The documentary follows the success of the October 1969 moratorium events in achieving the organizers' aims of peaceful protest and mainstream diversity. As one commentator says over a wonderful tapestry of archival video and still photos — including one of the director himself —from Cincinnati to New Orleans to Palo Alto, up to 3 million people from all walks of life participated in protests in 200 cities. Except for some late afternoon skirmishes in Washington, the protests remained largely peaceful and the country, as Ellsberg says, "avoided the first nuclear test since Nagasaki."
The protests — including the largest protest crowd until that point on Washington's National Mall — steered the president away from that disastrous course. Having abandoned Operation Duck Hook, (a golf term for an errant pulled shot) as his secret pressure campaign was dubbed, President Nixon ordered the Air Force to maintain a nuclear weapons alert between the October and November moratoria.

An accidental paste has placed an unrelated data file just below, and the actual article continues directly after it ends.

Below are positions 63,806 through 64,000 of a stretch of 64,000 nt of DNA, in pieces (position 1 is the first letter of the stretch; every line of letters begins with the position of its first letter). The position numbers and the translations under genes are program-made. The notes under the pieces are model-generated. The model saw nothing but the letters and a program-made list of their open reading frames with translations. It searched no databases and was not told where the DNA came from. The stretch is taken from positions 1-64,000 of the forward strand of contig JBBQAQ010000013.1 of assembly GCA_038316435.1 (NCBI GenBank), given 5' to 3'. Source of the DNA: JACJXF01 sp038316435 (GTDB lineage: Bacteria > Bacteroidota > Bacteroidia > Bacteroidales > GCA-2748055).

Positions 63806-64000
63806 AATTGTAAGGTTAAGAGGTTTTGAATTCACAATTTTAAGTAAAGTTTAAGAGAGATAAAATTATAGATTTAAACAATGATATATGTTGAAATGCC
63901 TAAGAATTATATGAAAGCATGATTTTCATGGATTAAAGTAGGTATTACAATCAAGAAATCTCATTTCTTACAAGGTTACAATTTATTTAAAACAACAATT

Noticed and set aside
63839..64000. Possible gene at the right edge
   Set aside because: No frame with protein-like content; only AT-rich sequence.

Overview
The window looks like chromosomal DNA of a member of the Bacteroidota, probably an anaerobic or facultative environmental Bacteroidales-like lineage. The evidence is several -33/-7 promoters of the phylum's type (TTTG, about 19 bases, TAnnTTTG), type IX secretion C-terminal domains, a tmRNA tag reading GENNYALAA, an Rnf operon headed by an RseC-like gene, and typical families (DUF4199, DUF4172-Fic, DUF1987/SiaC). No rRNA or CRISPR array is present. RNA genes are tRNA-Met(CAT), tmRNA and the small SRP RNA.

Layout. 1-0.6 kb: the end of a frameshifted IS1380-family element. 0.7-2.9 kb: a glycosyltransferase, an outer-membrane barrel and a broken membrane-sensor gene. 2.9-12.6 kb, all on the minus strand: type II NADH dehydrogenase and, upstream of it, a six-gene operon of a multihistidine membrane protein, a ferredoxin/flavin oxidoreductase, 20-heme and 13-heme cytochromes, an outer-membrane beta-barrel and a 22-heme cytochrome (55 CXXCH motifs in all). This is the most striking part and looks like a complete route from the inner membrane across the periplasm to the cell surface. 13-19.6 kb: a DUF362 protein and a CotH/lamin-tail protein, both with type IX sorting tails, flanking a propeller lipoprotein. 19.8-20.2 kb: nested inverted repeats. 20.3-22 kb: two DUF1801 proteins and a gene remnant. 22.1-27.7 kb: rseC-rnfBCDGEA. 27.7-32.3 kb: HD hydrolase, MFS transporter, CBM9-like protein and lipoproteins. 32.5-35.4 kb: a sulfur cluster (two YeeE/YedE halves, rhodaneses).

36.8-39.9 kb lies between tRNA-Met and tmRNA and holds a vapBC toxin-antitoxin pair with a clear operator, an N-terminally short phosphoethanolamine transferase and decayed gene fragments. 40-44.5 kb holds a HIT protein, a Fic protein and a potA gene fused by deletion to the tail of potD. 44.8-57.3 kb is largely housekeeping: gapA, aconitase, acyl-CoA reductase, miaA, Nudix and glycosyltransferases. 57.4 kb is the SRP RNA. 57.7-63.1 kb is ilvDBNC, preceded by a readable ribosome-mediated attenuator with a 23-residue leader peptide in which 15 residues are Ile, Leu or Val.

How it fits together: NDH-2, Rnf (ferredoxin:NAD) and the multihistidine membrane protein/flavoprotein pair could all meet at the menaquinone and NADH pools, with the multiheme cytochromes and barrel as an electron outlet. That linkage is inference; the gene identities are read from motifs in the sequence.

Watching the images of the impressive throngs united in common purpose, some viewers may grow wistful and pensive reflecting upon a country that no longer exists. But in several respects, "The Movement" speaks to our distressing Trumpian era. The madman theory certainly applies to the former president, who said North Korea would be "met with fire and fury and frankly power, the likes of which this world has never seen before."
He also speculated about nuking hurricanes to deter them, and he wanted to bomb Mexican drug cartels. In 1968, as demonstrators carrying candles passed the White House, Nixon speculated: "Can’t we get some helicopters to fly over and blow out the candles?" Similarly, during the 2020 George Floyd protests, the Trump administration used low-flying helicopters to disperse protesters. The resemblance is hard to deny.
Its timeless message about activism's value ultimately recommends "The Movement and the 'Madman'" to audiences with an interest in history and social change. Viewers who have been part of a social movement will recognize themselves in these determined and resilient protesters, who would only far later discover how their actions avoided nuclear disaster.